Kia Benbow speaking at (re)Presenting AIDS: Culture and Accountability

On August 22, 2013, Visual AIDS along with the Pop Up Museum of Queer History and the Center for Lesbian and Gay Studies, held a public forum entitled, (re)Presenting AIDS: Culture and Accountability. The event was recorded and transcribed. Panelists were invited to present a short statement about their work related to AIDS, art, and representation. Below, artist Kia LaBeija discusses her work with grenAIDS, speaks with Ann Northrop about the need to address children in schools, and talks about her mom.

KIA: Hello everyone. I hope you are all doing well today. Thank you so much for coming and thank you so much Ted for inviting me. My name is Kia, I am HIV+. I have been positive for 23 years, I was born with HIV, I lost my mom when I was 14 and since then I have been trying to piece together how to help the younger generation deal with this. I feel like something that is not spoken about a lot is the children that are born HIV+ and I think that is a big issue. A lot of us born to positive parents we lose our parents, and we lose that kind of guidance of how we relate to the world, being positive, being young, being sexual, being all these kinds of things. So I co-founded grenAIDS, a new artists’ collective, and what we are trying to do is reach out to the younger generation by using our art and connecting with popular culture. We really want to create something the younger generation can really cling on to, not just because it is something important to talk about, because it is something interesting to them, it catches their eye. I feel like there has been a lot of art - not just art - but I feel like the representation of HIV/AIDS is kind of a little old. I feel like it needs to be brought to the forefront, it needs to have a fresh look. It is not over, it's not done. It's not dead, it's still happening.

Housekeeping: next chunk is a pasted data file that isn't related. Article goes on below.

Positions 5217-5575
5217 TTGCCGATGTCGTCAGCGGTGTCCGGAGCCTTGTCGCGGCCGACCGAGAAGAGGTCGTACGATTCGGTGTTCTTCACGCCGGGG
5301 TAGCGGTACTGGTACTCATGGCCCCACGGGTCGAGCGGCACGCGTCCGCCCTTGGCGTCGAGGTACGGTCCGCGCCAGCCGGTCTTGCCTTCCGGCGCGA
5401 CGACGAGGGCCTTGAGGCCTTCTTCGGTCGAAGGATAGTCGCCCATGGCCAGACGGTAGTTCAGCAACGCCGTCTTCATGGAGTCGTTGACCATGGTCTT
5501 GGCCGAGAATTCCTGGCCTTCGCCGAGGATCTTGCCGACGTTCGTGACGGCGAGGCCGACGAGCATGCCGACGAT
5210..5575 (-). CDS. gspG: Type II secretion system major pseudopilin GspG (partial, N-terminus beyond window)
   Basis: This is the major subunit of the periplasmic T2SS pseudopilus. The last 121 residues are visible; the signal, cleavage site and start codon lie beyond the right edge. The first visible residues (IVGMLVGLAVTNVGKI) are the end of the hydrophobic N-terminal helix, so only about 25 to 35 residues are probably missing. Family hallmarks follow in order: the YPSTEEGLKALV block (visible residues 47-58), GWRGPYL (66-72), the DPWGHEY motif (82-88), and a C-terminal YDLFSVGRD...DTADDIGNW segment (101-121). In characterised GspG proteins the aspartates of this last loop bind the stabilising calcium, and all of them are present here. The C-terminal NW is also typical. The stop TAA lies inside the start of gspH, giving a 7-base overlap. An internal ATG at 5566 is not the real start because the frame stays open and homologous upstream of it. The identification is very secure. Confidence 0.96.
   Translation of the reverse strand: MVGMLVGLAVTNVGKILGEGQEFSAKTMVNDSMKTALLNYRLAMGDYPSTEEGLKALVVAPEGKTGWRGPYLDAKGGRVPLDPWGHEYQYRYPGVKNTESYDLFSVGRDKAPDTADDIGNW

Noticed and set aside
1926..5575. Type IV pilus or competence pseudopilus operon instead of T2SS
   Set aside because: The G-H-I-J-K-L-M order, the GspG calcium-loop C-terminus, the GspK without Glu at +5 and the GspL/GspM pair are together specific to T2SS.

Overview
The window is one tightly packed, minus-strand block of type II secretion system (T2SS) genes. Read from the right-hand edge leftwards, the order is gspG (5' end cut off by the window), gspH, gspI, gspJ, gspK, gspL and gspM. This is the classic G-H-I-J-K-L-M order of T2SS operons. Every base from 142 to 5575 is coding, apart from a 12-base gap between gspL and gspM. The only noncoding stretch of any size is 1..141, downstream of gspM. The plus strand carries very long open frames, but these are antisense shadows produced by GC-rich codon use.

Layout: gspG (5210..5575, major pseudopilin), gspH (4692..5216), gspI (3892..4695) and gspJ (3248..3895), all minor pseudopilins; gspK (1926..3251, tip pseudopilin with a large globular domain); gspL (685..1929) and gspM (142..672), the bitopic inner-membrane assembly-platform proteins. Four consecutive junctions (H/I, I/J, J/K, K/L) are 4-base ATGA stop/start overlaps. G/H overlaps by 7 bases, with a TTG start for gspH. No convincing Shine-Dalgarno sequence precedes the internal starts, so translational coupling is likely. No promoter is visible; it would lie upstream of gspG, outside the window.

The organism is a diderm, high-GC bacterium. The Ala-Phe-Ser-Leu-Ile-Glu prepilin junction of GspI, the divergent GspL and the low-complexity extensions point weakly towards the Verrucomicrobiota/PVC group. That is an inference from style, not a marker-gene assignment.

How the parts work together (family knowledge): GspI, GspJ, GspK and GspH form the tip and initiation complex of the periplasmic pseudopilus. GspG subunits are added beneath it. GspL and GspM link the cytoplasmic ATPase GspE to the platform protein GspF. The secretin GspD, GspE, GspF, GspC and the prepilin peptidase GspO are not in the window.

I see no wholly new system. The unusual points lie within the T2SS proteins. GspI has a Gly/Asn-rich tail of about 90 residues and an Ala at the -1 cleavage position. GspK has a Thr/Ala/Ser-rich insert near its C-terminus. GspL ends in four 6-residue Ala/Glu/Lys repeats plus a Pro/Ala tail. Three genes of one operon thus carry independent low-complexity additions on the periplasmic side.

I feel like one way we can get people to notice is if we do work that is aggressive and stuff that people will really take notice of. It is interesting, innovative, and colorful. You know, it does not have to be sad. It does not have to be black and red. It can be pink, and blue, and all these other things, you know? And what we are trying to do is really trying to help de-stigmatize people living with HIV. We want to help differentiate between HIV and person. Because there is a very big difference and I feel like a lot of people just don't see that.

Some of the things we are working on are things like posters and t-shirts and things that are interesting to carry around. You know, bags and things that will say something like, “HIV is not racist, but you are”. That is kind of what we are trying to get at. You know, “HIV is not sexist, but you are”. “HIV is not homophobic, but you are homophobic”. I am really happy to be here today and that is all I have to say right now.

ANN: Can I ask a question? Are you trying to politicize people at all? Or are you trying to educate them about basic facts?

KIA: Well, it is kind of both. We want to educate and we also want to point out the people that are doing wrong. I spoke at an HIV/AIDS assembly at my high school that I went to, a performing arts high school in midtown, and I spoke to all the high schoolers and the middle schoolers. And after I was done I had all these middle schoolers coming up to me, 6th, 7th, and 8th graders, saying “Oh my god, thank you so much for coming to talk to us about it because we don't know anything about this. I don't know anything about this. No one ever talks to us about this, I don't understand it, and I don't get it." That is the reason why there are more cases of people getting HIV, because it is not being talked about to the youth, it is not being talked about to them. And that is so important. And then they can't protect themselves. And it makes me go - I didn't even have the chance to protect myself. I didn't have that chance. And I would like to give that opportunity to everyone else, to the people who are in those situations, you know. I hear friends of my mine talking about having unprotected sex and all this kind of stuff and I am like, guys, c'mon. Think.

Download the full transcript at: (re)Presenting AIDS transcript

Kia LaBeija